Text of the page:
Swapping the Shed for le Aime Giral
September 14, 2012
Former Gloucester favourite Luke Narraway in pre-season action for Perpignan against Zebre © PA Photos
Luke Narraway's transfer to Perpignan in the off-season flew under the radar. His previous side Gloucester saw 10 players leave through the Kingsholm exit door and they were changing their coaching staff. It was a case of out with the old and in with the new. He departed from his beloved Cherry and Whites with more of a whimper than a fanfare.
Narraway is now four games into his Union Sportive Arlequins Perpignanais career and it hasn't been the easiest start on the field with his team losing three of their first four Top 14 clashes - defeats to Toulon, Bordeaux and Clermont Auvergne were probably not what coach Marc Delpoux had had in mind at the start of the season and this weekend things don't exactly get any easier against reigning champions Toulouse in Barcelona's Olympic Stadium.
But he is clearly enjoying life in southern France. "Sorry, I was just out on the sun lounger" was the answer that greeted me after I listened to the monotonous French dialling tone for a while. He is lapping up all the benefits of a change in culture - he had popped over the Spanish border to Girona for the day when we spoke - but this is not a holiday for him.
He's 29 and should be playing the best rugby of his career and if ever there was a reminder that the Top 14 can bring a player out of their shell then it came in the guise of Steffon Armitage who last season, in his first term at Toulon, scooped the Player of the Year award.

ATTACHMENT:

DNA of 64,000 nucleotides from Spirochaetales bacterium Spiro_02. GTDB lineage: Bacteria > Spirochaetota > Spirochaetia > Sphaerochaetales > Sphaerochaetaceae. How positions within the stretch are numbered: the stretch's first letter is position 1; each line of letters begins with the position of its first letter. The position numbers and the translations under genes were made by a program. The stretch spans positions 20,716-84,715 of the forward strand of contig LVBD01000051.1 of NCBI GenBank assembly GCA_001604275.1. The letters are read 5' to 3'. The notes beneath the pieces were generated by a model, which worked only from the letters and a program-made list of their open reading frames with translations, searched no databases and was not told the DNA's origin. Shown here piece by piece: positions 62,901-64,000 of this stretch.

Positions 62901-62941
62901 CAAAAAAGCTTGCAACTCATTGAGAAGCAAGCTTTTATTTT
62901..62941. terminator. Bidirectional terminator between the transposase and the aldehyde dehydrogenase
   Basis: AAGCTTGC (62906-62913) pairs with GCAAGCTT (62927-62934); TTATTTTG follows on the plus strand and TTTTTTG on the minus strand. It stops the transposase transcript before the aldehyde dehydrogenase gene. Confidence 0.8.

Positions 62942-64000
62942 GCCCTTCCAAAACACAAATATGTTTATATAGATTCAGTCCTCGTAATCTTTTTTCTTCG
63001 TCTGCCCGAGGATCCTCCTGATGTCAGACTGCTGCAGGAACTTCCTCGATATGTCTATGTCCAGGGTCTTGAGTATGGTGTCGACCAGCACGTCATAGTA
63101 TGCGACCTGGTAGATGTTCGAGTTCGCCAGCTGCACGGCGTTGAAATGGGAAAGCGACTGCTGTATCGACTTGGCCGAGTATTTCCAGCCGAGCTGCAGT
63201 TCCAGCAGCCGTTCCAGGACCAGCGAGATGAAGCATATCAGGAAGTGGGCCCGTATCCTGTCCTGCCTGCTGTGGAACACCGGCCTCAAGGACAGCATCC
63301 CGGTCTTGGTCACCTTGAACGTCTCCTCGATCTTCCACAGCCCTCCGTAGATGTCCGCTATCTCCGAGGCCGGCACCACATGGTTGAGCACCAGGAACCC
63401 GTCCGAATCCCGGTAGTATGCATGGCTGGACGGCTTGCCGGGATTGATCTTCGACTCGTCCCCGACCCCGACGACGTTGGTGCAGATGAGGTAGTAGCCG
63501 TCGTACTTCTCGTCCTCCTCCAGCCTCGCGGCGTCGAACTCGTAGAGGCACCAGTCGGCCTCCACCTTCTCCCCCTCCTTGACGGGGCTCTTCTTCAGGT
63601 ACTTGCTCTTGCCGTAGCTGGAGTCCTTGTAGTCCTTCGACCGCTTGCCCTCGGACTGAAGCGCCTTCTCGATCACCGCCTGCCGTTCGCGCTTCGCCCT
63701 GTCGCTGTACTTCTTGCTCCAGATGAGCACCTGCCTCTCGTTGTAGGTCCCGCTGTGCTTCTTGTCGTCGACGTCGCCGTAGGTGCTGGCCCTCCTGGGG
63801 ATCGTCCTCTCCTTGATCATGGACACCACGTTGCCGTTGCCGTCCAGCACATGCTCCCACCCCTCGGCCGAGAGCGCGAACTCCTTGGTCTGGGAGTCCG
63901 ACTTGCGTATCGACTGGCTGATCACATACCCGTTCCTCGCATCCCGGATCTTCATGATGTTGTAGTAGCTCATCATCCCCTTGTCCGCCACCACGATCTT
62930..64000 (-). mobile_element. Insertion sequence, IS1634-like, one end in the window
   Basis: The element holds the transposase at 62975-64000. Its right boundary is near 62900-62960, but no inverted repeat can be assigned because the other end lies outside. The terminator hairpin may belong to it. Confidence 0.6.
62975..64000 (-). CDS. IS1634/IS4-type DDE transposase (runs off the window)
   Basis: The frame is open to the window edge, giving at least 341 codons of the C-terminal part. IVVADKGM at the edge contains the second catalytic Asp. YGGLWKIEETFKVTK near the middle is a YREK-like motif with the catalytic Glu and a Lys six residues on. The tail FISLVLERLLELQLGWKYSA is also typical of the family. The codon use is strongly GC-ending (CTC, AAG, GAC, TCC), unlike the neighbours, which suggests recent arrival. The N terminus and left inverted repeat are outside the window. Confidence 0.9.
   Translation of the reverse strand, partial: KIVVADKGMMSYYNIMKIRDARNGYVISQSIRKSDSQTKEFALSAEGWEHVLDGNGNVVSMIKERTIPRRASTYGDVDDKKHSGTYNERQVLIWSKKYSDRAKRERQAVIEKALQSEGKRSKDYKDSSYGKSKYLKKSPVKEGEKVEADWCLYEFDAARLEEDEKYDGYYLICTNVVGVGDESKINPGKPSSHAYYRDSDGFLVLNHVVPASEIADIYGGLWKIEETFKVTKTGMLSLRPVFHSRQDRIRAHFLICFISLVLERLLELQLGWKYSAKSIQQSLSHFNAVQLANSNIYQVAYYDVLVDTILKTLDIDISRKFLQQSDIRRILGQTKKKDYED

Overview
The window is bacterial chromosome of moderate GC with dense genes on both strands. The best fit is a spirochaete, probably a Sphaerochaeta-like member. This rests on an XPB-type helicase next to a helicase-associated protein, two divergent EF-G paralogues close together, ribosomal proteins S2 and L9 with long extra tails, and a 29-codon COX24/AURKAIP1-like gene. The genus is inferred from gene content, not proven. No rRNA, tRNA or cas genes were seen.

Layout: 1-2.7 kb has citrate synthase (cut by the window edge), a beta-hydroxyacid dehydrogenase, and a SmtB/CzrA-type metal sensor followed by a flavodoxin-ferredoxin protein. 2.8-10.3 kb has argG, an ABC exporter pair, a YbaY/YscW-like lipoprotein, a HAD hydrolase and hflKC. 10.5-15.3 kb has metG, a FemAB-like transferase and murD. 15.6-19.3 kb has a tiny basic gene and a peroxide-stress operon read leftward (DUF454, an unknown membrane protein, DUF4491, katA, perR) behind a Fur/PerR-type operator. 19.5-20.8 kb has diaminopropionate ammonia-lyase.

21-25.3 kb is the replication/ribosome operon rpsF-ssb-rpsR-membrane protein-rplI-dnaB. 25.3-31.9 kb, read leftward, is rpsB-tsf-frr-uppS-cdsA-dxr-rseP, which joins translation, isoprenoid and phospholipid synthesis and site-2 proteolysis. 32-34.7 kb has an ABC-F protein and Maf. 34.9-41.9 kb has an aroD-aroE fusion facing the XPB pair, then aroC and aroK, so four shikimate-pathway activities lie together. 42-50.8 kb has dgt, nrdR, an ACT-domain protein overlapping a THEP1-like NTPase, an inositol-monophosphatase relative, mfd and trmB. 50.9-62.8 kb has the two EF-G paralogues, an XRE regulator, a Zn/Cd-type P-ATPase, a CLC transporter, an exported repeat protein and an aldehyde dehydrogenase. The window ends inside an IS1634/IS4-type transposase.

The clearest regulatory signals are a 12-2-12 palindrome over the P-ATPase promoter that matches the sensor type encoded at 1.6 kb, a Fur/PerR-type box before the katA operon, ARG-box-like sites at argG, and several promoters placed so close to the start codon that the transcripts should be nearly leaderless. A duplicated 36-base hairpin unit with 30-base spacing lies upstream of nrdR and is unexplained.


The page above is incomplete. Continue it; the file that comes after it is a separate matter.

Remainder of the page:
While Armitage journeyed to Mourad Boudjellal's side complete with fluent French thanks to his Nice upbringing, Narraway did not have this luxury. Mastering the language and adjusting to the different training methods are some of his immediate priorities - all that will translate to an easier time on the field for the No.8.
"Some aspects of training are very similar and others are completely different," Narraway said. "Usually at home we'd get in early at say 8 or 9 o'clock - do some training and then eat and get out between the hours of 1 and 3 o'clock. But over here they like their lunch and siestas a little bit more. Here we get in at about 9.30 and finish at 11 and get home for about midday. And then you have four hours off for lunch or a siesta and we come back in at 4/4.30 and do a couple of hours in the night. At first this was explained to me as being due to the heat but I think it's more about the siestas.